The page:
Hot on the heels of the Suunto Traverse, which looked as though Suunto wanted to address a more general outdoors audience and shift away from the Ambit line, they go all-in for a device that is more specialized than any they’ve made so far: the Suunto Ambit3 Vertical.
So, one-and-a-half years after the launch of the Suunto Ambit’s 3rd generation (in summer 2014), there is still (still?) no Ambit4, but the fourth addition to the line-up after the Peak, the Sport, and the Run – with a change in design to the bezel antenna of the Traverse, the addition of the vibration alerts the Traverse also got, and a change in features to focus very much on verticals (ascent and descent).
Hence, also, why it took me a while to get this review up, because I didn’t just want to mention the new altitude features, I wanted to have in-depth (and up-top) experience with them.
Time Mode Functions/Displays
Basic – read: time mode – functions are similar to the rest of the Ambit3 lineup.
Thus, the time mode has displays for
- time and date (and other views: altitude, battery charge, seconds);
- countdown and
- stopwatch (if one activates them);
- summary of “Week ascent”, monthly, annual, and total ascent (of course, those are new);
- recovery time, activity today, week activity, and running performance.
Some people have complained about there not being a step counter, but in keeping with the Ambit3 line’s features, there is the activity/active recovery tracking (and running performance tracking), instead.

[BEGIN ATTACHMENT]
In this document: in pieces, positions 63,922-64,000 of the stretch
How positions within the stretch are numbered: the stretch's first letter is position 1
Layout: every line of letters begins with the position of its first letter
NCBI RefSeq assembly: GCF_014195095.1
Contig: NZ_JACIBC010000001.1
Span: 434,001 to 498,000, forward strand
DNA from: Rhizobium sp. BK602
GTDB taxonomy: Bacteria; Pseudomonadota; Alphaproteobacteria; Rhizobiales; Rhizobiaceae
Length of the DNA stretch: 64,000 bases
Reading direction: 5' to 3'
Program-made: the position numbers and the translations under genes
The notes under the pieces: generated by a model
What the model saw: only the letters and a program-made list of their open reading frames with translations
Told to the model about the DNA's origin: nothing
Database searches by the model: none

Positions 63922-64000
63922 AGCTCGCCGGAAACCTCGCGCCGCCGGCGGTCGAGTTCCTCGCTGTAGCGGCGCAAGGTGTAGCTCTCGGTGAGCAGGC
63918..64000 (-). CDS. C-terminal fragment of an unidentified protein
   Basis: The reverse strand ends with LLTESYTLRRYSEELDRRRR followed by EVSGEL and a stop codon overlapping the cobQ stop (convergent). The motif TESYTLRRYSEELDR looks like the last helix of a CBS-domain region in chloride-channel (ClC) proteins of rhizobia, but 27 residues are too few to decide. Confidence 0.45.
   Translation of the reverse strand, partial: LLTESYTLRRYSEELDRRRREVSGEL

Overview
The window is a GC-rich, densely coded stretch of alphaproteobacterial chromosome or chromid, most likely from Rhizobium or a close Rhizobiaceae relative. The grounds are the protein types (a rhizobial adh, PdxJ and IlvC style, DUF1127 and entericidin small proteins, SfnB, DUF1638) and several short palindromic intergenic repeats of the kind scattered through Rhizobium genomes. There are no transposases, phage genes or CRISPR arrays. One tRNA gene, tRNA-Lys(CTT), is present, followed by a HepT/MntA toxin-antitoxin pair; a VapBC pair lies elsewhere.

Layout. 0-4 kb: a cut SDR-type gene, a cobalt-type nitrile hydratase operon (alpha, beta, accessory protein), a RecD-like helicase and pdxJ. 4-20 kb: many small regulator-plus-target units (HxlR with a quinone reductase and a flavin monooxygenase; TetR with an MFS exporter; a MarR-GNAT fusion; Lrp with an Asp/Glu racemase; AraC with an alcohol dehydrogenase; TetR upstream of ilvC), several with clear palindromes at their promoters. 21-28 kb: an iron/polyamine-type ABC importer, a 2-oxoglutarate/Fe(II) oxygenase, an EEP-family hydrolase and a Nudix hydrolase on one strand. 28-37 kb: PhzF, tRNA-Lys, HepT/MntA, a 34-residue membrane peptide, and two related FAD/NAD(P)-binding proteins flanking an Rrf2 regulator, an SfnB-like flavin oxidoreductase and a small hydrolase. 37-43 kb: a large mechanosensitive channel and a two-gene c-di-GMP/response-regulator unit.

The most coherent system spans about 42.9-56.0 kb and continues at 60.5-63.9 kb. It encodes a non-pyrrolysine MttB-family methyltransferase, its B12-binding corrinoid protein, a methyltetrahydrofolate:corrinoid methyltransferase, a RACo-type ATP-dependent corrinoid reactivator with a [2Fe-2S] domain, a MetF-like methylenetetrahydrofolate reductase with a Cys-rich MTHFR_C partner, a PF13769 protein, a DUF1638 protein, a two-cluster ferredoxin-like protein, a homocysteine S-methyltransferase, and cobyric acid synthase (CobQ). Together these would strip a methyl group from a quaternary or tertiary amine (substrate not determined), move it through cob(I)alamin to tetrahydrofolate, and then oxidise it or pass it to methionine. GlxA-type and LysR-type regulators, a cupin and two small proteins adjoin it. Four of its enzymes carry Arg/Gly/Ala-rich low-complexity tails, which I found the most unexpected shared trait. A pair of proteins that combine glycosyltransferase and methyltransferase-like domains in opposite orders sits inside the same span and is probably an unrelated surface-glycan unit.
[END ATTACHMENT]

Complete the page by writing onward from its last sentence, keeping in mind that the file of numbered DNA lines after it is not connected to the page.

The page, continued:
Sure, if you’d like a step counter and have seen it on the Traverse, you could argue that every other fitness-related gadget now includes a step counter.
If you think of the rest of the Ambit3 line, consider the shortcomings of step counters (for which Mio has changed to their PAI measure instead), and look at the peculiar target group for the Vertical, this is a pretty silly complaint.
If someone’s obsessed with their weekly ascent numbers, they’re probably not the kind of person who needs to be concerned about the steps they take during an average day…
So, differences between the Ambit3 Vertical, other Ambit3 models, and the Traverse…
All-in for Altitude
That specialization of the Suunto Ambit3 Vertical on, Surprise! the verticals, also shows in the omission of an alti-baro profile and display.
On this device, the assumption is that you go out to go up or down, so the barometric pressure sensor is only used for tracking altitude changes, without a possibility to switch it over to a barometer mode for tracking air pressure and thus weather changes.
Or that’s the positive view of it, anyways.
Not just for tracking possible weather changes in everyday use, but also for getting a storm alarm while out and about in the mountains, having a barometric trend indicator can be rather useful, so this is an omission I’d rather criticize (especially as it’s not exactly difficult to set the alti-baro profile for a sports mode to measure altitude, and as its “auto” mode works rather well).
Instead, you get the above-mentioned, always-available display of your ascent statistics.